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Special-needs gardens for Alzheimer's residents. (Cover Feature).

As dementia takes how gardens can play a critical role in maintaining residents quality of life and activity. Our senses of sight touch smell taste and hearing are powerful forces. They are our passport to events that have occurred throughout our lives Listening to the sound of a bird's song in the spring makes me think about the warm summer months ahead. The turning leaves in the fall remind me of trips with my parents antiquing throughout New England. The sight and smell of a fresh out rose from my grand father's rose garden brings back wonderful memories of how special a person he was I mention him here because he has been my inspiration for what I am doing today. What are your memories.

Our memories make us who we are. They are our link to the past. One of the ways we can help individuals with Alzheimer's disease or other dementia-related illnesses remain connected with themselves is through the senses. Creating a special-needs garden, an outdoor area that is filled with elements that stimulate the senses, is a wonderful way to accomplish this goal.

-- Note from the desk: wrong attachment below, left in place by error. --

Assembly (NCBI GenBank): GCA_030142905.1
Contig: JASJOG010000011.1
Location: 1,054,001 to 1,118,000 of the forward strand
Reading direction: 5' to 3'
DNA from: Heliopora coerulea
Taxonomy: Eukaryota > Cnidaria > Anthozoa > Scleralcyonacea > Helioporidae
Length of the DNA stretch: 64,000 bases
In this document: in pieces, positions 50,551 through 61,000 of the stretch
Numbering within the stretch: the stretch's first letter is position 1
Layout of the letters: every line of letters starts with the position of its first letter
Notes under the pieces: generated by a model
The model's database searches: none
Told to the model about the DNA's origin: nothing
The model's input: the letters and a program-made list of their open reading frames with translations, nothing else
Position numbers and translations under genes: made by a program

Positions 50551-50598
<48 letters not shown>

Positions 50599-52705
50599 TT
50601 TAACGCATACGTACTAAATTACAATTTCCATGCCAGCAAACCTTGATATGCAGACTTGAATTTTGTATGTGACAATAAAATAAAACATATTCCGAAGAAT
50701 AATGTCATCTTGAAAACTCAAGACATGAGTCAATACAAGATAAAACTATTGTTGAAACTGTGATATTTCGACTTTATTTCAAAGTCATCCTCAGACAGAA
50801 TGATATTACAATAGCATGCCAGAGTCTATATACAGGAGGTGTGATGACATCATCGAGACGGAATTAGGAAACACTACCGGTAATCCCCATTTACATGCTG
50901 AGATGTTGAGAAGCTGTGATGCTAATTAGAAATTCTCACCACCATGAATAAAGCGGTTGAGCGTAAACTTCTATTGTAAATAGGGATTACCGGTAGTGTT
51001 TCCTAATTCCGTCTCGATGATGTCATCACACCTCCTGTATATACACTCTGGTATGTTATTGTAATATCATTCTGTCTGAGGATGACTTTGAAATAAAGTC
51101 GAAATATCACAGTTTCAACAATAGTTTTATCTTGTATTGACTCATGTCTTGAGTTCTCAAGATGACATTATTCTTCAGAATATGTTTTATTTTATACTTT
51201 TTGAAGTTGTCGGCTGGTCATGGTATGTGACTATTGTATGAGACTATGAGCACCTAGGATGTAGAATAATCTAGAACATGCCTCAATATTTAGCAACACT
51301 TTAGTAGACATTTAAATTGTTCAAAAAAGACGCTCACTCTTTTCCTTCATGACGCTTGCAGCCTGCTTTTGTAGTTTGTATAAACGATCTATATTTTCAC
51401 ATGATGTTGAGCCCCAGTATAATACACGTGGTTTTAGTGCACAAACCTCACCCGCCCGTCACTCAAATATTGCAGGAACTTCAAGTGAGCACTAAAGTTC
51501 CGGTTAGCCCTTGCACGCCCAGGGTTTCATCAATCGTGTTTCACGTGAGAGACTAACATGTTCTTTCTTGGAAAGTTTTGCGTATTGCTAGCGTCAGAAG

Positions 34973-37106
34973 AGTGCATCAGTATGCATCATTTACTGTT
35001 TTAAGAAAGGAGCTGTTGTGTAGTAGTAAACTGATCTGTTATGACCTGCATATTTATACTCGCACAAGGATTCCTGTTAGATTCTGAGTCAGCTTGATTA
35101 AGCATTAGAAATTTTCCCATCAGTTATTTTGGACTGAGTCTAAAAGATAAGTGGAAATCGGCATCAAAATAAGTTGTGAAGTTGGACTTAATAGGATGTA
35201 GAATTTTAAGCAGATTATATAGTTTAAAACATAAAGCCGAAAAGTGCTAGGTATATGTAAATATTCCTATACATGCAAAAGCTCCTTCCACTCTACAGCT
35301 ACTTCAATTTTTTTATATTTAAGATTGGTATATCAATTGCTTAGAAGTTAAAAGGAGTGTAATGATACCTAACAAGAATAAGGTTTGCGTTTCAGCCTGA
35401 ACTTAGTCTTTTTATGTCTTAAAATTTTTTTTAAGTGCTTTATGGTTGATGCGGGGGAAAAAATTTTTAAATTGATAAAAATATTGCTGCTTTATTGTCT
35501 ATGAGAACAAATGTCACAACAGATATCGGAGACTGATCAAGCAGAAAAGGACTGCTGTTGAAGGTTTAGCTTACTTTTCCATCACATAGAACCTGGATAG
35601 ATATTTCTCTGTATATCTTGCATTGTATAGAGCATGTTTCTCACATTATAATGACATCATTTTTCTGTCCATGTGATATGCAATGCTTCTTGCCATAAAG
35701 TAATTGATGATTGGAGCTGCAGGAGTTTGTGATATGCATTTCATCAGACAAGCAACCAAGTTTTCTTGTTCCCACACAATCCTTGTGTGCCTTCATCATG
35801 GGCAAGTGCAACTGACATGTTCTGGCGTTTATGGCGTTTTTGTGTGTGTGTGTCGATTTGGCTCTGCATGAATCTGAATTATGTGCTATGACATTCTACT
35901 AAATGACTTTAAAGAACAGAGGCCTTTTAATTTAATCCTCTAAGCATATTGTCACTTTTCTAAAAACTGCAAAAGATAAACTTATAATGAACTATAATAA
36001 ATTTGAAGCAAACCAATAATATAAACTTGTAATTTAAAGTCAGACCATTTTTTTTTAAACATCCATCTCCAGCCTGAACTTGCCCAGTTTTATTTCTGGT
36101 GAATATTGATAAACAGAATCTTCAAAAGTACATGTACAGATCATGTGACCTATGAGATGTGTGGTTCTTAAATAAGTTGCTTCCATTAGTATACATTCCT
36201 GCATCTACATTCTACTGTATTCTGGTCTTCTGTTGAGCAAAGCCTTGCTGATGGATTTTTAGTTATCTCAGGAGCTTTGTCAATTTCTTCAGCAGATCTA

The creation of a special-needs garden consists of several components. Access into and through the garden is one very important consideration. The pathways in the garden should be smooth and level surfaces, without any steps or steep changes in grade. If a ramp is necessary, a slope of one foot in height for every 12 feet in length is the maximum permitted for handicap access. The pavement or other surfaces should not cause glare, as older adults' eyes take longer to adjust to bright light than do those of younger people. (They might not tell you that the glare makes it difficult to see, and the garden might go unused for that very reason.)

Visual cues can assist a person in finding his way around the garden and back into the building. Colorful flags or banners hung by a door can identify the entrance. The entrance area can be a good place for a water fountain or a bench. In general, doorways are a focal point of activity and provide an opportunity for socialization.